Why do not all firms engage in tax avoidance?
Empirical evidence suggests that there is substantial cross-firm variation in tax avoidance. However, this variation is not well understood. This paper provides a theoretical background for testing, and thus explaining, cross-firm differences in tax avoidance. We develop a formal model with two agents to analyze the incentives that lead firms to engage in tax avoidance. The tax avoidance decision is a function of moral hazard, tax-planning costs, and the potential to increase earnings. If the potential to increase earnings is low, the tax-planning decision is determined by moral hazard problems. In contrast, when this potential is high, the tax-planning decision is mainly driven by tax-planning costs, such as reputational and political costs. One implication of our model is that moral hazard can (partly) explain why some firms do not engage in tax avoidance: Severe problems of moral hazard make tax avoidance less likely. Our model can be a basis for testing differences in tax avoidance between different types of firms.
KeywordsMoral hazard Tax avoidance Tax planning
JEL ClassificationD21 H26 H32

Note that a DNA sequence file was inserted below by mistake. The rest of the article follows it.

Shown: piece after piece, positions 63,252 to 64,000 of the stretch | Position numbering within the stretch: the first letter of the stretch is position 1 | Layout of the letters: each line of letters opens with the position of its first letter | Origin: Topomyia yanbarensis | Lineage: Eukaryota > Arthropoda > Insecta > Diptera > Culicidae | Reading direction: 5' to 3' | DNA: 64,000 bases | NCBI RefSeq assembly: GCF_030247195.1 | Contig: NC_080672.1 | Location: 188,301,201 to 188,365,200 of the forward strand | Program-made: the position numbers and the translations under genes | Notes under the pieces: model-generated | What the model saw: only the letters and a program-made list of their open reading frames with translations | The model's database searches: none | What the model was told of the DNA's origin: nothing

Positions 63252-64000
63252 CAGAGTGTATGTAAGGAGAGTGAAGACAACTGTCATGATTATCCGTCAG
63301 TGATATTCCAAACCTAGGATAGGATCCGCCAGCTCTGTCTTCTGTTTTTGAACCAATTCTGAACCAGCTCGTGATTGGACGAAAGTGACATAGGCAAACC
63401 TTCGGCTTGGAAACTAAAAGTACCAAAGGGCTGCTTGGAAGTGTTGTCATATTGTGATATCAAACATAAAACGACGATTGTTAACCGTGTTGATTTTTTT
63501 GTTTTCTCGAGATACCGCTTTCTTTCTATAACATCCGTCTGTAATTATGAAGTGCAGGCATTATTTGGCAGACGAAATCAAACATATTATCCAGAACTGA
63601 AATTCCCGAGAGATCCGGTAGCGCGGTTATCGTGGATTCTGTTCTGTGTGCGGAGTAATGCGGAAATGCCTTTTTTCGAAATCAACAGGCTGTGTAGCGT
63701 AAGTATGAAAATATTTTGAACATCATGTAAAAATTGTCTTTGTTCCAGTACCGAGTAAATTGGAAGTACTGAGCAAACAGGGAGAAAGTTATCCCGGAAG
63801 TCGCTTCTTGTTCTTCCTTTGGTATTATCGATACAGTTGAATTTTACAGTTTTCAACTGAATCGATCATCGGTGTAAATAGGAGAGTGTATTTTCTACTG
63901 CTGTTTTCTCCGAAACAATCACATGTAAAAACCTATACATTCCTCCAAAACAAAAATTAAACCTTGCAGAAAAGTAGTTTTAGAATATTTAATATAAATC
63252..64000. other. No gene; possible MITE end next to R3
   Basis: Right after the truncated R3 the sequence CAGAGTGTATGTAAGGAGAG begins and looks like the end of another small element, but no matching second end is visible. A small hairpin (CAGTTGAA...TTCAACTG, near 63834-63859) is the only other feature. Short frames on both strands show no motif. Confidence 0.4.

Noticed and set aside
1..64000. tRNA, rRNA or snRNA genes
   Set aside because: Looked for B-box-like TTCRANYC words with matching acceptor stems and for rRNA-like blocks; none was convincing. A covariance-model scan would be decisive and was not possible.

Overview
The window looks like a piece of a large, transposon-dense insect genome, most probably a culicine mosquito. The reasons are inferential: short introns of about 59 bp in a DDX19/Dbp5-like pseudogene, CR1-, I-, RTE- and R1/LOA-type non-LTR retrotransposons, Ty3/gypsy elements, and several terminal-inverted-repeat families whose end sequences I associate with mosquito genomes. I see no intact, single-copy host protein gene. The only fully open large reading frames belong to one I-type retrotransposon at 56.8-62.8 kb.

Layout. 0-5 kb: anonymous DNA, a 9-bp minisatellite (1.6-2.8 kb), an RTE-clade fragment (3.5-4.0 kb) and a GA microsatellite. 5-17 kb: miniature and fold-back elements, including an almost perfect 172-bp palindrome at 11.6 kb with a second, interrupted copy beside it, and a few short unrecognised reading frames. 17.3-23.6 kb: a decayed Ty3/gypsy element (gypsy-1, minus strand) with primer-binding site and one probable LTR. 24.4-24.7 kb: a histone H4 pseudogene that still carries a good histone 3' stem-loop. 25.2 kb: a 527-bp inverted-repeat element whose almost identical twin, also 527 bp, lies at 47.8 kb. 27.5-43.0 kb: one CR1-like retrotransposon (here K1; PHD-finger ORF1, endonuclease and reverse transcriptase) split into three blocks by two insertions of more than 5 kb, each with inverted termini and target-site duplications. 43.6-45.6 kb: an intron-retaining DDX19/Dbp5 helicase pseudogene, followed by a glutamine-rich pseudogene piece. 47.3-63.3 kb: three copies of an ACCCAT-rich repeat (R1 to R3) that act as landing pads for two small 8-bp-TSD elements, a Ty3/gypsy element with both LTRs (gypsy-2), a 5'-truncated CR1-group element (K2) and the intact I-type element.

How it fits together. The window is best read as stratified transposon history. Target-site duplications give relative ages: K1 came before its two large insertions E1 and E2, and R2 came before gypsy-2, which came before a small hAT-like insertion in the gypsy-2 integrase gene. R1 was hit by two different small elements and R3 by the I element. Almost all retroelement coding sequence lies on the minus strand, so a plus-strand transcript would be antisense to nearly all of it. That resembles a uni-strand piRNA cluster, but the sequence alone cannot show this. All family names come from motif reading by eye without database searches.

We thank Ralf Ewert (the editor), two anonymous reviewers, Kay Blaufus, John Christensen, Markus Grottke (discussant), Jochen Hundsdoerfer, Daniela Lorenz, Maximilian Müller, Rainer Niemann, Martin Ruf, Harm Schütt, Caren Sureth, Antonio de Vito, participants of the EAA Annual Congress 2016 in Maastricht, the VHB Annual Congress 2016 in Munich, the 2014 GEABA conference in Regensburg, and seminar participants at the WHU - Otto Beisheim School of Management, the University of Bayreuth, and the University of Paderborn for helpful comments and suggestions. Anna Rohlfing-Bastian and Martin Jacob acknowledge financial support by the Deutsche Forschungsgemeinschaft (DFG, German Research Foundation)—Project-ID 403041268—TRR 266.
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